Click on a question for the audio recording and the German translation 

1.         Tom from Luxembourg: How did you feel during the shuttle launch? Over

2.         Marco from Germany: How does the earth look like from the station and is it possible to recognize buildings on Earth from the ISS? Over

3.         Laura from Luxembourg: Beside the sun, the earth, the moon, what other planets can you see from ISS? Over

4.         Simon from Germany: Can you take a bath or a shower in the ISS? Over

5.         Chris from Luxembourg: Is it tiring to move at zero gravity? Over

6.         Philipp from Germany: Why do the astronauts have to clean the ISS periodically every week? Over

7.         Gilbert from Luxembourg: What was the hardest job you have done at the station? Over

8.         Julian from Germany: How is security provided for oxygen supply? Over

9.         Daniel from Luxembourg: What kind of space food do you like best? Over

10.       Jacqueline from Germany: How do you deal with the garbage in the ISS? Over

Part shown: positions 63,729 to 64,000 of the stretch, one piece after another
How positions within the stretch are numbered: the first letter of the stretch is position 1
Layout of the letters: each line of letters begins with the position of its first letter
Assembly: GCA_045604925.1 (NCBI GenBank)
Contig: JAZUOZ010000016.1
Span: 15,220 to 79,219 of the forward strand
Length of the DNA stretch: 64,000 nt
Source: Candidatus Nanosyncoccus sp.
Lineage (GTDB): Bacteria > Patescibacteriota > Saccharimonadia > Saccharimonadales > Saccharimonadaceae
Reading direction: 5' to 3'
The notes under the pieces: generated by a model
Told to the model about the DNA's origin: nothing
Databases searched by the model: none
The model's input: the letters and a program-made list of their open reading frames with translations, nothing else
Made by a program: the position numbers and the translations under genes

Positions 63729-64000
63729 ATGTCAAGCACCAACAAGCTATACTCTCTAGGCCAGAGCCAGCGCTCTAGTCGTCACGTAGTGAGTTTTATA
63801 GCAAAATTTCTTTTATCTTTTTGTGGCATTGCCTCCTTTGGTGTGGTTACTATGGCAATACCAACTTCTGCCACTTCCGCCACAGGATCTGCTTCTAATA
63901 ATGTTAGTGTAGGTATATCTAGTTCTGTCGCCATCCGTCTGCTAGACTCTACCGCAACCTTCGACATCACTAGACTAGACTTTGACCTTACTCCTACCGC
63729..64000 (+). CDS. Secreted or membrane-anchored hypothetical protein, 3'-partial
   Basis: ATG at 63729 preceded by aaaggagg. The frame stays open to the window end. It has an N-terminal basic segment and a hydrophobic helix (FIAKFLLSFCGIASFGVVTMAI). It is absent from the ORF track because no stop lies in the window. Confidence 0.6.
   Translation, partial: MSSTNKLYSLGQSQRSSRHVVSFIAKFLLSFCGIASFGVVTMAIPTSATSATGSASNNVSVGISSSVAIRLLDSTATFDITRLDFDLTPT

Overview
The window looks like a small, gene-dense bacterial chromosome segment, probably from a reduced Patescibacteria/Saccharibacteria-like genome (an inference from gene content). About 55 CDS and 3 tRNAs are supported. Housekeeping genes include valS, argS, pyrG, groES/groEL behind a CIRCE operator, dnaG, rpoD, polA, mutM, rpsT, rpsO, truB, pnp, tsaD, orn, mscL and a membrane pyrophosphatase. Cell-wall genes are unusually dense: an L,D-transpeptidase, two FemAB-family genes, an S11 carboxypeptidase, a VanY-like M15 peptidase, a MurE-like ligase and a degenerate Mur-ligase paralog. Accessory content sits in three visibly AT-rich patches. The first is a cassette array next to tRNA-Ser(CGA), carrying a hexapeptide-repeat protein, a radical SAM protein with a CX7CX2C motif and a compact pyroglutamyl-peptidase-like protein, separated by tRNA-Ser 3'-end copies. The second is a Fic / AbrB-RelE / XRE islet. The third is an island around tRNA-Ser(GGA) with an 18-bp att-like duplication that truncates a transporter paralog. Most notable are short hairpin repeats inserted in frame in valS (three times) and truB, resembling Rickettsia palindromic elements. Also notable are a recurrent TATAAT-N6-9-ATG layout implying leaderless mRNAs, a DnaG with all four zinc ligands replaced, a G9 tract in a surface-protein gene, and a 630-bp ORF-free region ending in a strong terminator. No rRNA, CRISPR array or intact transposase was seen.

11.       Max from Germany: Where do you keep your dirty laundry? Over

12.       Arno from Germany: Which standard time are you using in the ISS and how do you know if it is day or night and when it’s time to sleep? Over

13.       Moritz from Germany: Do you snore more or less in weightlessness of Space than you do on Earth? Over

14.       Sebastian from Germany: What happens if someone in the station gets extremely sick or severely injured? Over

15.       Laura from Luxembourg: What kind of experiments are you making at the station and what is your mission in the space station? Over

16.       Tom from Luxembourg: We know that you work very hard in space. What do you do to relax and have fun? Over

17.       Jacqueline from Germany: What did you astonish most in the space? Over

18.       Chris from Luxembourg: Do you get homesick in space? If so, how do you deal with it? Over

Astronaut Frank de Winne answered 18 questions.

19.       Philipp from Germany: How do you prevent your food from flying away in zero gravity? Over

20.       Daniel from Luxembourg: Has space garbage crashed with the ISS? Over


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Zum Seitenanfang  The Eye in the Sky

The Eye in the Sky

Satellite images of the Earth

The “The Eye in the Sky” exhibition can be admired and adored in the Saarland from January 11, 2009 to September 27, 2009, and its location in the Reden mine once again offers the ambience of historical industrial architecture.

God’s Perspective